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Liberalism and Its Discontents Hardcover – April 15, 1998

4.0 out of 5 stars 3 customer reviews

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Editorial Reviews

Amazon.com Review

Noted historian, professor at Columbia University, and winner of the American Book Award for History, Alan Brinkley has collected 17 essays written over the past two decades for Liberalism and Its Discontents. The assembled essays constitute a very informed, well-written, and engaging look at major issues in 20th-century American history. Beginning with Roosevelt and the New Deal, Brinkley is able to focus on major characters and trends while also exploring some very interesting side roads. Along with essays on major themes (such as the New Deal or the legacy of World War II), he brings his considerable insight and writing ability to an analysis of modern political conventions and to profiles of characters as diverse as Allard Lowenstein and Oral Roberts. Written in a lucid and entertaining style, this is serious history that is a pleasure to read. --Robert McNamara

From Library Journal

In this collection of essays, Brinkley (history, Columbia Univ.; The Transformation of New Deal Liberalism, LJ 3/15/95) explores the evolution of modern liberalism from its ascendance under the New Deal to the present day. Although the essays have appeared in other publications, each chapter flows naturally to the next, without the disjointedness that often characterizes this type of publication. In addition to Franklin Roosevelt and the New Deal, the author also provides fascinating insights into lesser-known figures such as the enigmatic John J. McCloy and the stern Henry Stimson. Of special interest to historians is Brinkley's brilliant tour of 20th-century American historiography, with chapters on Richard Hofstadter and T. Harry Williams. The author also provides a graceful, perceptive analysis of the rise of American conservatism since World War II. These essays represent the work of a prominent American historian in his prime, and each one is a gem. Highly recommended.?Edward Goedeken, Iowa State Univ. Lib., Ames
Copyright 1998 Reed Business Information, Inc.

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Product Details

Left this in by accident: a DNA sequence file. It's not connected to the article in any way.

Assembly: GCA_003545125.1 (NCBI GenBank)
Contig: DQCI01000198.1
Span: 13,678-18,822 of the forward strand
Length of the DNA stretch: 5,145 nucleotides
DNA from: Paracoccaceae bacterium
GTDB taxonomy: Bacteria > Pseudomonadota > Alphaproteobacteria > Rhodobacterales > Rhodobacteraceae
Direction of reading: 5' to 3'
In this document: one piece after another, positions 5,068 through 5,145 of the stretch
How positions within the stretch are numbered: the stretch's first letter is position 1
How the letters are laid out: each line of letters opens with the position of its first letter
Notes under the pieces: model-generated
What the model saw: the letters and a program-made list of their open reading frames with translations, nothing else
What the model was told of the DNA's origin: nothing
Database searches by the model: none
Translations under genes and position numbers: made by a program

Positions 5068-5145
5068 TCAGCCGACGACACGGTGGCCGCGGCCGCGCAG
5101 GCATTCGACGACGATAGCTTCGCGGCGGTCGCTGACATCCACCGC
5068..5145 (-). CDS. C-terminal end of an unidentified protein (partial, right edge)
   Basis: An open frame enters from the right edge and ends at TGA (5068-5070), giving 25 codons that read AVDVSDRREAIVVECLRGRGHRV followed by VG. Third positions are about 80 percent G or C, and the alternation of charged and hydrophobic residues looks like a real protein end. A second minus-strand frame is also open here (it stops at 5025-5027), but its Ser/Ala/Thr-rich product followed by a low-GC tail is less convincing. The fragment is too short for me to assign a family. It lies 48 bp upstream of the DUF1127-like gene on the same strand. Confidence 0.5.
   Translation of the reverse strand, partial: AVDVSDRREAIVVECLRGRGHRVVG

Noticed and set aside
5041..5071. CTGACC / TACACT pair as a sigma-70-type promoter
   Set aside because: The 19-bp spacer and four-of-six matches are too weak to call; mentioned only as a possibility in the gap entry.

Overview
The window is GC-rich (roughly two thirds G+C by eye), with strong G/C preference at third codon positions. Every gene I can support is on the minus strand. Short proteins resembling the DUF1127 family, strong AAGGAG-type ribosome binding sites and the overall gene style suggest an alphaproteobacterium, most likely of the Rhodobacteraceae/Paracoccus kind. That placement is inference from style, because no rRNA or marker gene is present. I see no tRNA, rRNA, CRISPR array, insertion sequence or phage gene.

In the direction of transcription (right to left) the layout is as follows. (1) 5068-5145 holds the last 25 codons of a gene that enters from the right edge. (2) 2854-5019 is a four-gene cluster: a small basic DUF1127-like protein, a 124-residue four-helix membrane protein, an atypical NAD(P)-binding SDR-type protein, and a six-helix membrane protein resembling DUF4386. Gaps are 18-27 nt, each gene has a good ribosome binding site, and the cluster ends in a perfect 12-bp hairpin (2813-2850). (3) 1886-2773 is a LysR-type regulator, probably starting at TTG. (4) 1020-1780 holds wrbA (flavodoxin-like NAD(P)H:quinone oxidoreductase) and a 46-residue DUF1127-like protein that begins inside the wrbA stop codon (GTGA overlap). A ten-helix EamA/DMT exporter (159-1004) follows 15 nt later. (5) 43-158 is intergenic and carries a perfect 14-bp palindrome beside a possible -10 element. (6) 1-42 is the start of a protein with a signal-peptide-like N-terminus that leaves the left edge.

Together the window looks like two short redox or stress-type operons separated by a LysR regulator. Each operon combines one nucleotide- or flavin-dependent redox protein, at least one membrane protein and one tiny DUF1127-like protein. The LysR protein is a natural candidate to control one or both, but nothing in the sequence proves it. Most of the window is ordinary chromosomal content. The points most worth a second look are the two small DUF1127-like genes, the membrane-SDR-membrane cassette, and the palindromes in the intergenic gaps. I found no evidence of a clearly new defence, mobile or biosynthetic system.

• Hardcover: 384 pages
  • Publisher: Harvard University Press; First Edition edition (April 15, 1998)
  • Language: English
  • ISBN-10: 0674530179
  • ISBN-13: 978-0674530171
  • Product Dimensions: 9.6 x 6.5 x 1.2 inches
  • Shipping Weight: 1.6 pounds
  • Average Customer Review: 4.0 out of 5 stars  See all reviews (3 customer reviews)
  • Amazon Best Sellers Rank: #848,632 in Books (See Top 100 in Books)

Customer Reviews

Top Customer Reviews

Format: Hardcover
These 17 essays are wonderful when read individually. All are elouqent and insightful (as you would expect from Brinkley), especially the biographical ones such as "The Passions of Oral Roberts", "Robert Penn Warren, T. Harry Williams, and Huey Long," and "The Rise of Franklin Roosevelt." "Icons of the American Establishment" features a wonderful biography of Henry Stimson and readers will enjoy the chapters about Allard Lowenstein and Richard Hofstader.
Nonetheless, readers should be aware that most of this material is not new, as Brinkley explicity states in the introduction. Most of these essays have been published before in one form or another
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Format: Paperback
This book is well written, compelling, and has plenty of insights for those hoping to understand the political history of liberalism in America since the Great Depression. Unfortunately, it does not follow any unifying narrative, but rather, as a collection of essays, jumps from topic to topic in a somewhat disjointed manner. This left me unsatisfied. Each essay in itself was interesting, but I did not come away from this book with any sense of the greater picture. For example, the final chapter of the book is a critique of historians and their work that is more appropriate to an introductory college history class than a book about "Liberalism and Its Discontents." The bottom line: check out some of the essays in this book that interest you, but don't be fooled by its title.
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Format: Hardcover
Tracing the archaeology of liberalism the tale of its discontents is the autobiography of the primordial lockean and his pilgrim's progress since Roosevelt onwards. Like deviations around the mean, the grumblers and near party linears receive a series of shaggy dog stories for their spicy 'deviations'. I went to library looking for Ruggiero's History of Liberalism but came home with this instead, more fun. Lately, the number of shaggy dogs is increasing exponentially given the Bush regime and the discontents could mutate into malcontents. Meanwhile liberalism lumbers ever onward, an ism that has taken more torpedoes than most, yet without sinking.
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